3GPP and ITU Tutorial


The 3rd Generation Partnership Project (3GPP) is the organisation that creates and maintains the technical standards for global mobile communication technologies, including GSM, GPRS, EDGE, UMTS, HSPA, LTE, and future 5G technologies.

The International Telecommunication Union (ITU) is a United Nations organisation that regulates the global use of mobile telecommunciation. The ITU sets the guidelines and requirements by which 3GPP must work.


Members of 3GPP come from regional standardisation bodies, and from the radio communication industry, for example telecommunication service providers and manufacturers.


3GPP 3rd Generation Partnership Project
TSG Technical Specifiation Group
WG Working Group
PCG Project Coordination Group


3GPP is divided into three Technical Specification Groups (TSG) , each one covering a broad aspect of mobile radio networks. The TSGs in turn consists of several Working Groups (WG) . The working groups all have their own technical focus within the area of their TSG.

The working groups produce specifications in the form of documents called Technical Specifications (TS) or Technical Reports (TR) . All these documents are publicly available through the 3GPP website.

  • PCG
    • TSG RAN (Radio Access Network): UTRA/E-UTRA network in FDD and TDD mode
      • RAN WG1
      • RAN WG2
      • RAN WG3
      • RAN WG4
      • RAN WG5
      • RAN WG6
    • TSG SA (Service & Systems Aspects): overall architecture and service capabilities
      • SA WG1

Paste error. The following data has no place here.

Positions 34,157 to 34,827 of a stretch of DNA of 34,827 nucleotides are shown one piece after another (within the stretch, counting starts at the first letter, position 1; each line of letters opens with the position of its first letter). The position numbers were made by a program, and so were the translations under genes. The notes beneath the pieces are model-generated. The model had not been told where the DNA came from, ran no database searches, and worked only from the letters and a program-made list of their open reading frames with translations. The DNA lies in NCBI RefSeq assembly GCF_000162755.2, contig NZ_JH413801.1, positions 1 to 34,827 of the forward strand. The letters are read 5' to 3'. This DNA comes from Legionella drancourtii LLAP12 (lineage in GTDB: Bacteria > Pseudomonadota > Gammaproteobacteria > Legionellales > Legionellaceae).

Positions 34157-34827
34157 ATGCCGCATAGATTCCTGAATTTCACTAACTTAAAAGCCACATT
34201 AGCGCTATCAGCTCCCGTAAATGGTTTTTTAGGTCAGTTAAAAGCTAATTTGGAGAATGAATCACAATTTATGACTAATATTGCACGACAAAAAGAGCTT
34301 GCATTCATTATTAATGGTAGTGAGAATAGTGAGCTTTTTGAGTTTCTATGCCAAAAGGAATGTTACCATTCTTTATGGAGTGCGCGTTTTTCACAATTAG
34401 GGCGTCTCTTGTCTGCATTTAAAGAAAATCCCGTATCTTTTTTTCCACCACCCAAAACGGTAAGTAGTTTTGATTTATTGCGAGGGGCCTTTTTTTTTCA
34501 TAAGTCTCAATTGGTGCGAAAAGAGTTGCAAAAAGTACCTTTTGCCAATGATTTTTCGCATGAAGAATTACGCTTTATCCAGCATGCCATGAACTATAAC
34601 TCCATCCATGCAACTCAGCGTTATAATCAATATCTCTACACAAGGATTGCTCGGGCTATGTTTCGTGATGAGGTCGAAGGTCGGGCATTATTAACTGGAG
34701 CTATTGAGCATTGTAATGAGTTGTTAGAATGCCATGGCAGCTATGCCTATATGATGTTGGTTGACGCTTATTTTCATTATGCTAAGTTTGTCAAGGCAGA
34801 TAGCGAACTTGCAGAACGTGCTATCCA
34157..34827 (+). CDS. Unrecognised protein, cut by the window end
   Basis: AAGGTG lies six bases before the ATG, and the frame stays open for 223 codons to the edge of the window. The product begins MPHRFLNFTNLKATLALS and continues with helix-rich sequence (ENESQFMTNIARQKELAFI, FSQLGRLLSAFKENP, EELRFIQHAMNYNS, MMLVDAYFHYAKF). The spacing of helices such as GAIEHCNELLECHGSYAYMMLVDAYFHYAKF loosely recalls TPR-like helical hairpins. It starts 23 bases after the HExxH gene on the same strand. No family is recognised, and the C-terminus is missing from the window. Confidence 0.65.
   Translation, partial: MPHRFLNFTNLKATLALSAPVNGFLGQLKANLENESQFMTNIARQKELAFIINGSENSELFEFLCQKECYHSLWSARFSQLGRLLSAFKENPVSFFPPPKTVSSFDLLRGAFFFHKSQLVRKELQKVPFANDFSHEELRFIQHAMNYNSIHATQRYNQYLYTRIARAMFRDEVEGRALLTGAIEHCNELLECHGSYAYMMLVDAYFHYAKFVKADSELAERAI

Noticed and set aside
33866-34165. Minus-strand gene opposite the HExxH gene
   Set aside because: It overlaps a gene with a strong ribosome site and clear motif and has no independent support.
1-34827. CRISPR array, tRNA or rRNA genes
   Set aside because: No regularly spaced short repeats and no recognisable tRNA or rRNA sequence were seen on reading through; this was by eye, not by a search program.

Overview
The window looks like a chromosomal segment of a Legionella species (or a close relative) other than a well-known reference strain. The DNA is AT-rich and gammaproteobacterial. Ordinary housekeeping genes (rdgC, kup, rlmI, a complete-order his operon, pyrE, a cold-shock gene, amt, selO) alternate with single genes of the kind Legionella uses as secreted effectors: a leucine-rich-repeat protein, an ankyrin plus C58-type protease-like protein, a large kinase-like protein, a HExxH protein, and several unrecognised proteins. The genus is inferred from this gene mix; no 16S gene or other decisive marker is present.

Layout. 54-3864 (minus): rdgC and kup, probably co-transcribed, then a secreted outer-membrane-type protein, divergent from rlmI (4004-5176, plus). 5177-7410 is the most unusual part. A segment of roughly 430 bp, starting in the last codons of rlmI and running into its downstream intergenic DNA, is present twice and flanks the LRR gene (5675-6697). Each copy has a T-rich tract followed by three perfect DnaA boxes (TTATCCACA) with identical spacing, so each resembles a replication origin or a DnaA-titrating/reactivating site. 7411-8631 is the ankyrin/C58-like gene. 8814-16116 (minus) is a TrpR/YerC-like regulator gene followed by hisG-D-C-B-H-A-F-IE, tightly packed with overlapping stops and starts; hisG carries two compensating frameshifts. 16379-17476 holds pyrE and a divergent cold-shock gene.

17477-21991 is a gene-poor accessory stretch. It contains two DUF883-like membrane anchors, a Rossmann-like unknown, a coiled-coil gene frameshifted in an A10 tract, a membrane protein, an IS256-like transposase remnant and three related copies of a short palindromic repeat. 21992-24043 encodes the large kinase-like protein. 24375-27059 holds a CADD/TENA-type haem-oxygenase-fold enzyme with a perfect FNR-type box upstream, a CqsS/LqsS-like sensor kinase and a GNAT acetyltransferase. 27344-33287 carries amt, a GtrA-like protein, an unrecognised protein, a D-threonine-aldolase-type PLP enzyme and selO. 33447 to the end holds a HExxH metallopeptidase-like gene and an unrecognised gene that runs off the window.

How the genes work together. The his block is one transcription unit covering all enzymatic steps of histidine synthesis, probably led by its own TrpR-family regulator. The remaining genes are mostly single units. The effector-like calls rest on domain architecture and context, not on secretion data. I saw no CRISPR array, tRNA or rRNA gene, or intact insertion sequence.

• SA WG2
      • SA WG3
      • SA WG4
      • SA WG5
      • SA WG6
    • TSG CT (Core Network & Terminals): UE (terminal) capabilities and core network
      • CT WG1
      • CT WG3
      • CT WG4
      • CT WG6

An overview of the different TSGs and working groups can be found here.

3GPP Releases

3GPP publishes new standards as so-called releases . A release consists of many individual specifications that work consistenly together.

The milestones of 3GPP are these releases, and not full “next generation” technologies like UMTS, LTE, or 5G. These latter terms are just fuzzy labels that are not clearly defined, in contrast to the 3GPP releases which are very clearly specified and documented.

For example, Release 8 marks the introduction of LTE specifications, and all the subsequent releases thru Release 14 introduce improvements and extensions to the existing LTE specifications. A technology like LTE is thus an evolving standard rather than a fixed set of technologies.

An overview of all past 3GPP releases can be found here.

Timeline of 3GPP Releases

Three-Stage Methodology

3GPP creates new standards according to the following methodology:

  • Stage 1: define the service requirements from the user’s point of view
  • Stage 2: define an architecture to support the service requirements
  • Stage 3: define an implementation of the architecture by specifying protocols in detail

Methodology defined in ITU-T Recommendation I.130


The International Telecommunication Union (ITU) is an agency of the United Nations (UN) responsible for global issues of telecommunication technologies.

ITU coordinates the global use of the radio spectrum, and defines requirements for next-generation mobile communication technologies.